The company has basically a very simple way for users to back up their computer hard drives online. You need to download their software and the backups occur slowly over time. Mozy supports both Windows and Mac machines.
Mozy has raised just $1.9 million in venture capital, which is less than the $3M XIV has raised but the XIV’s exit sale is much larger by contrast. The round, closed in May 2005, was led by Wasatch Ventures, with participation from Tim Draper of Draper Associates and Draper, Fisher, Jurvetson and Novell co-founder Drew Major. Mozy was created by Berkeley Data Systems, which is a technology company based in Utah that specializes in large scale, parallel storage systems and software.
There were rumors circulating some time ago that Mozy was close to being acquired by Google for significantly less than this. The company eventually passed on the deal, which must have been a tough call. They clearly made the right choice in waiting.
About EMC Corporation
EMC Corporation is the world’s leading developer and provider of information infrastructure technology and solutions. We help organizations of every size around the world keep their most essential digital information protected, secure, and continuously available. We are among the 10 most valuable IT product companies in the world. We are driven to perform, to partner, to execute. We go about our jobs with a passion for delivering results that exceed our customers’ expectations for quality, service, innovation, and interaction. We pride ourselves on doing what’s right and on putting our customers’ best interests first. We lead change and change to lead. We are devoted to advancing our people, customers, industry, and community. We say what we mean and do what we say. We are EMC, where information lives. EMC Corporation has nearly $40 billion market cap. EMC is listed on the NYSE (NYSE: EMC).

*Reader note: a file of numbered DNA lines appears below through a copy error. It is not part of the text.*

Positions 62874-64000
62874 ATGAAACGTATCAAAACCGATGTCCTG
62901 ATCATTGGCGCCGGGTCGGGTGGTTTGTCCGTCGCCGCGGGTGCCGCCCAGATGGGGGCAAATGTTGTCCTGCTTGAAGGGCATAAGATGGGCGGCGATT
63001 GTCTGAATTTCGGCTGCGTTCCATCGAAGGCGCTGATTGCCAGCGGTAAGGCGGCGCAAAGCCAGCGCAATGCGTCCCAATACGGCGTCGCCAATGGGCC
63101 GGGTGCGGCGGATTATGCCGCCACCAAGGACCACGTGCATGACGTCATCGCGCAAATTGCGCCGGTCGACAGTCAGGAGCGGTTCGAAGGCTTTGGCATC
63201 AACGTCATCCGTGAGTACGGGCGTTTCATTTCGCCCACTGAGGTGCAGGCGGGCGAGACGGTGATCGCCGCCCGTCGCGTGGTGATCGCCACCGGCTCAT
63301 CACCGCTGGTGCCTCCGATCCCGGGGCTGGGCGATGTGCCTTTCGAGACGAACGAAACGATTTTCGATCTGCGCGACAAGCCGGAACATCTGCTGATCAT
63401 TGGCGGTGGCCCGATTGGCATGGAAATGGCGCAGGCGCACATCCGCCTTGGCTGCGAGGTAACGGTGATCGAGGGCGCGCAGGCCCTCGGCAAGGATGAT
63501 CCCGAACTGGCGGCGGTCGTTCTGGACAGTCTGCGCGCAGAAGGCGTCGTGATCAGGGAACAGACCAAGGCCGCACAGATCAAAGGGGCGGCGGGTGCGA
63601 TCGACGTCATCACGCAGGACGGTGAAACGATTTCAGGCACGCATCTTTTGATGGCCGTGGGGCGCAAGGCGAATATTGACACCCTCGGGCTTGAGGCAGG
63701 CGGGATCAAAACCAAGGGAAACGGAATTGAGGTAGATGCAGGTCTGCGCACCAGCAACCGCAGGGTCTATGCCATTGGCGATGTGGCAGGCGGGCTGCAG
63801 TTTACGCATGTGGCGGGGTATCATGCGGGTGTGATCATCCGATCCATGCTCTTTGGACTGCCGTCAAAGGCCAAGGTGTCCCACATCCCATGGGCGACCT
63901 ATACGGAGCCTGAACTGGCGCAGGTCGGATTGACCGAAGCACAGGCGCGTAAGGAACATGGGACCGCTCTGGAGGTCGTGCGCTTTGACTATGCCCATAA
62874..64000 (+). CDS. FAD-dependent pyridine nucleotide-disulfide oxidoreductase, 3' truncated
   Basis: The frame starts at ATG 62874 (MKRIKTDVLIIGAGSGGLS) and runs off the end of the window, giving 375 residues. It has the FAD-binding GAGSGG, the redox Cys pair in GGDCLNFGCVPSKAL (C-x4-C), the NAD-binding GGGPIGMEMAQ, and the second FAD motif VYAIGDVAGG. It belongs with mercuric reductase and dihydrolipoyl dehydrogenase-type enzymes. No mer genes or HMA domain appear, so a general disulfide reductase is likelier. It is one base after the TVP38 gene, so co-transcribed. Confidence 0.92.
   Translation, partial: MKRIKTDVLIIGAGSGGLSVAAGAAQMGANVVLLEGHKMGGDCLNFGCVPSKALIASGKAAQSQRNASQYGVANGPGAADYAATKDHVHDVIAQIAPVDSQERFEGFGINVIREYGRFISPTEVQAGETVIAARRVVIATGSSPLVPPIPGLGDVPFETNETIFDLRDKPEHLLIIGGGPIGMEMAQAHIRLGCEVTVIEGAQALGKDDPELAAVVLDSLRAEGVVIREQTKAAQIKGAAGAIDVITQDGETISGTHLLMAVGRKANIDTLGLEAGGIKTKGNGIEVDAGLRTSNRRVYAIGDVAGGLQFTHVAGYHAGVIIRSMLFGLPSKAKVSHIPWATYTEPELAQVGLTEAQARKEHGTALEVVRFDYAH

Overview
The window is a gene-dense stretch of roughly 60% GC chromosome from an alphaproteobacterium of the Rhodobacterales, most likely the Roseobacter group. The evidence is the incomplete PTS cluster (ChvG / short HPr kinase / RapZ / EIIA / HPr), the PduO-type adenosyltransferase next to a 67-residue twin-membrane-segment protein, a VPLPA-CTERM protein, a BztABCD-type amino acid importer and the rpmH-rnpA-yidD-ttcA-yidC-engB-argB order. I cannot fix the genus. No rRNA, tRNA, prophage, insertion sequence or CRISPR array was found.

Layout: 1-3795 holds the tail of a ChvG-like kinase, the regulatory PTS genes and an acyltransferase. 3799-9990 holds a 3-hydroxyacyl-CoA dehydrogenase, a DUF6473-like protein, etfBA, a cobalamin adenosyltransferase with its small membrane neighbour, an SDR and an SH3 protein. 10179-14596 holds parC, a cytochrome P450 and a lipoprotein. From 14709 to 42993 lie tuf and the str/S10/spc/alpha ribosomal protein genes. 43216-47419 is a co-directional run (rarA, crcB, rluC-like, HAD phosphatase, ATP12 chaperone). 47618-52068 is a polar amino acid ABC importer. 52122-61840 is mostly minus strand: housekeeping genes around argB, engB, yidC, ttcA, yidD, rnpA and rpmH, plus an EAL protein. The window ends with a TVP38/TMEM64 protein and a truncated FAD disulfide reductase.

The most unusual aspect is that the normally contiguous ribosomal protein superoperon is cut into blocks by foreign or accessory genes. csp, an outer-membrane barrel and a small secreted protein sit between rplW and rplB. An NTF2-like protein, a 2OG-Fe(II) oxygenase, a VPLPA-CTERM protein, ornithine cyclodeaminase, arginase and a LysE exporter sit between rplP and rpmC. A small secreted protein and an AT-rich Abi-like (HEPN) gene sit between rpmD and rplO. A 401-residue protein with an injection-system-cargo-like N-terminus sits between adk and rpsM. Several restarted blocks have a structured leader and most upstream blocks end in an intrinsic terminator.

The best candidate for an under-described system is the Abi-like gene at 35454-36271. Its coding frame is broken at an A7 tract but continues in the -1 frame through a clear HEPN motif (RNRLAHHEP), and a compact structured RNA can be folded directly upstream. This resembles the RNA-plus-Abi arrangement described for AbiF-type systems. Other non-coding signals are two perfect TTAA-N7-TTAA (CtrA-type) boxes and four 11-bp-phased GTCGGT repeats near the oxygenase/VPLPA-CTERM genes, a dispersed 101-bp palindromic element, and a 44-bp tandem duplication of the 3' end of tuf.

About IBM System Storage business
IBM is a market leader in the storage industry. Innovative technology, open standards, excellent performance, a broad portfolio of storage proven software, hardware and solutions offerings – all backed by IBM with its recognized e-business on demand(r) leadership are just a few of the reasons why you should consider IBM storage offerings. Through its deep industry expertise, patent leadership, research and innovation, IBM has long been the leader in providing customers with technology solutions that help them deliver and utilize information effectively. With industry recognized leadership in storage and server hardware and software, and through the recent strategic acquisitions of Softek, FileNet and NovusCG, IBM has grown its storage services offerings and presents customers with strategic solutions to deliver integrated software, hardware, services and research in standardized offerings that can be used by customers of all sizes to help them transform their businesses.
Other online storage companies include: Amazon’s S3 (Simple Storage Service), Cnet’s All you can Upload, AllMyData, Box.net, eSnips, Freepository, GoDaddy, iStorage, Mofile, Omnidrive, Openomy, Streamload, Strongspace, iBackup, Zingee, Xdrive and Carbonite, which is known to have raised $21 million in venture financing.
It is also rumored that Google is planning to launch gDrive. Microsoft is also jumping into the same bandwagon and more information can be found over here. Zmanda is an open source back up solution as well.
The online storage space is hugely overpopulated and crowded area. Who is next? A comparison chart over some of the companies above can be found over here: http://www.flickr.com/photo_zoom.gne?id=93730415&size=o
Our basic conclusion is that both XIV and Mozy have made very impressive exit deals taking into consideration the small amount of funding they both have taken so far.